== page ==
return fx0 + (fx1 - fx0) * (float)((x - x0) / (x1 - x0));

Attached Files
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Don't worry! I just converted every parameter in "lerp" to be floats, no more ints, and the effect is perfect!


I also learnt an important difference between C++ and C# here;
  • With C++, if you throw even one float variable into the calculation, the output will be a float. But if all of them are ints, the output will be an int, even if accuracy will be lost (eg. a division).
  • With C#, if you do any sort of mixing between floats and ints, the compiler itself stops and complains that you can't automatically just mix them, you need to step in and manually cast each one to a float or int before it will proceed, forcing you to make a decision.

Man, I think I prefer the way C++ works here. It does the calculation using the most accurate variable type in the equation - this is simple to remember, and I can always just cast down to a simpler type if I need it. I know C# is attempting to be "safer" by asking you to manually convert each one, but I think this just introduces more chances of human error...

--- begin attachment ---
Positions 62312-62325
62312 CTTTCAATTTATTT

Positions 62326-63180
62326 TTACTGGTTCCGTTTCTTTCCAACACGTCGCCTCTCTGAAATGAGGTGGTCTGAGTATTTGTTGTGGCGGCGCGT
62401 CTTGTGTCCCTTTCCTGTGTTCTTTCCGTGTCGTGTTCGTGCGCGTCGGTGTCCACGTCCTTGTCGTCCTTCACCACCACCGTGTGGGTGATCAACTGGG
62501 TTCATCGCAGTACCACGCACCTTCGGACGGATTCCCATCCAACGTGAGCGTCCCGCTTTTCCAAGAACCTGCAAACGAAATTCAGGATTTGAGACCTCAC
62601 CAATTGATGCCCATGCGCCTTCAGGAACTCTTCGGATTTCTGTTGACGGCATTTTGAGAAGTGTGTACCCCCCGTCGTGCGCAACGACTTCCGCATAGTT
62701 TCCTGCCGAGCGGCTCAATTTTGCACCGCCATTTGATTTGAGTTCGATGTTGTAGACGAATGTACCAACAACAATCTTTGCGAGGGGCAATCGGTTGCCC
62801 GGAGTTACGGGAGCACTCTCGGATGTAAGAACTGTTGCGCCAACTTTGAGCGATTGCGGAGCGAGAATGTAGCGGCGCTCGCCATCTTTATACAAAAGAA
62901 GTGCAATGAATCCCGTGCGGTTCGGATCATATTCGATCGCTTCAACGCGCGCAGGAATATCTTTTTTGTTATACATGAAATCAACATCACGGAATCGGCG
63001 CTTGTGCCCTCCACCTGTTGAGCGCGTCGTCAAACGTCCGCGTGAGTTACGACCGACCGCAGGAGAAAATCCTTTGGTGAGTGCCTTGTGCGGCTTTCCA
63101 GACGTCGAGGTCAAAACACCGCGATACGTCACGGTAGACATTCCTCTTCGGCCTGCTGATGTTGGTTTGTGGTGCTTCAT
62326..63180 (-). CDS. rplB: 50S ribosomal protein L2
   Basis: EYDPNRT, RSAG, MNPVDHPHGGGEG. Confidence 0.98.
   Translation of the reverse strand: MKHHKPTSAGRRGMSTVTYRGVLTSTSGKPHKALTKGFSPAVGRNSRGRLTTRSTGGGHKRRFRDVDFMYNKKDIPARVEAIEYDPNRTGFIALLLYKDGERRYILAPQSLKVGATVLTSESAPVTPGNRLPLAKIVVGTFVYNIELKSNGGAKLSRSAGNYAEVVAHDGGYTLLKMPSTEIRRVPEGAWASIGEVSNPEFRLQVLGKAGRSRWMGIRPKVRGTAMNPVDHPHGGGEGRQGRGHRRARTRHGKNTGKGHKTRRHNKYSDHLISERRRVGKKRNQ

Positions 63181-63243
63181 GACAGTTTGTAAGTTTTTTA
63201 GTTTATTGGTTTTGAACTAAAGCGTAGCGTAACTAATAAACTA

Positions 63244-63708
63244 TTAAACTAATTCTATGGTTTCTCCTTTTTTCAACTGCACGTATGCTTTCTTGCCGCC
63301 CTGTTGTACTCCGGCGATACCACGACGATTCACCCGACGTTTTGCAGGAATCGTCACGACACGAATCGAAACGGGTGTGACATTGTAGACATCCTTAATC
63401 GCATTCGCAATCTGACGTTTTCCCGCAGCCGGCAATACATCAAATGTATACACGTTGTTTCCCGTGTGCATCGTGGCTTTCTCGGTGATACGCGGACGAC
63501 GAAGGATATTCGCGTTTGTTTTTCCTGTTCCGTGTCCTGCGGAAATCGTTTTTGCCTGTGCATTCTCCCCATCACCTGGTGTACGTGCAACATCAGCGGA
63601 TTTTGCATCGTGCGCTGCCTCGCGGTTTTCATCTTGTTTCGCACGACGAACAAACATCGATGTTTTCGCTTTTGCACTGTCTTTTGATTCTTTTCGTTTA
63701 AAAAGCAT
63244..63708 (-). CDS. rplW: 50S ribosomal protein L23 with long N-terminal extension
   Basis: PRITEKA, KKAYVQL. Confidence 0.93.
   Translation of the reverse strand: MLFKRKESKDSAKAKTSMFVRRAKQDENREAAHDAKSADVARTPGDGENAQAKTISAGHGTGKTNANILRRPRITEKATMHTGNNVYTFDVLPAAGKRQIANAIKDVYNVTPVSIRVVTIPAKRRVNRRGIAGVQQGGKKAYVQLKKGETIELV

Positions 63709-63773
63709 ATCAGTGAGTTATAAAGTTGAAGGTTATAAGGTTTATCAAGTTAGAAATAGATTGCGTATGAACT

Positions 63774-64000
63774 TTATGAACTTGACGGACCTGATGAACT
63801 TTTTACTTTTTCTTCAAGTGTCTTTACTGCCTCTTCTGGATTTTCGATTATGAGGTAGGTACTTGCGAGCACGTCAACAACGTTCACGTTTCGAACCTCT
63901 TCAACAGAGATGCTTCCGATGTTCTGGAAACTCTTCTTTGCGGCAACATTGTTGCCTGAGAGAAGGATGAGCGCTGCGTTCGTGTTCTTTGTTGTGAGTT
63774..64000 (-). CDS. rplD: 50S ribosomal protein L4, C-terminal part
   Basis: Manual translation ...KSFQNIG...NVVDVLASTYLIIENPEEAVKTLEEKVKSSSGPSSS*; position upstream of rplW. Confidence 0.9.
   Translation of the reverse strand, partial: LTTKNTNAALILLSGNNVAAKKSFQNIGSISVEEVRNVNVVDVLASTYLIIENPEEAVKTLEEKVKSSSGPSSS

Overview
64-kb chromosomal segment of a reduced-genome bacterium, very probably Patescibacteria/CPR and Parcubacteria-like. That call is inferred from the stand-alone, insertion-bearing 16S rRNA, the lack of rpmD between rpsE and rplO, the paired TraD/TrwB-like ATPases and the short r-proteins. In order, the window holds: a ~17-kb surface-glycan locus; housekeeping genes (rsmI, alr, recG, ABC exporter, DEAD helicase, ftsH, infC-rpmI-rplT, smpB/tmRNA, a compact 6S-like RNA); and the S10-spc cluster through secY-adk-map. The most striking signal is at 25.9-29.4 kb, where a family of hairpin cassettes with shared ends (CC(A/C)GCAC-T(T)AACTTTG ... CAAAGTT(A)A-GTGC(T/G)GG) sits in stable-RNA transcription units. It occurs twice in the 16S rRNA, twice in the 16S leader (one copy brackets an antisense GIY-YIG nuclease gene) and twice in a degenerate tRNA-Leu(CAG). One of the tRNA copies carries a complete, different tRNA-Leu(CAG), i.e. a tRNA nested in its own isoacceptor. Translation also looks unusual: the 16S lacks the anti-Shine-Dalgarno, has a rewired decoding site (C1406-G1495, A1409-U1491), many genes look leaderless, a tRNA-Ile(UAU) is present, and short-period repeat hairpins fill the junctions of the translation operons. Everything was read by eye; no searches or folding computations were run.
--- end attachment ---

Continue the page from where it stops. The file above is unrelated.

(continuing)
I'm sure there's an argument for either way though.
C and C++ do "type promotion", that is: automatically convert the resulting type of an expression to the type of the term that requires most precision. For what you have discovered, C# doesn't. Interesting!

The linear interpolation you talked about (with 3 terms) is the simplified one, where the source and target intervals are assumed to start at 0. Yo just need the source value to convert, the source limit and the target limit. But the general formula accepts arbitrary intrevals that don't start at 0. Take  look at this article, and you'll find the formula I use in the samples: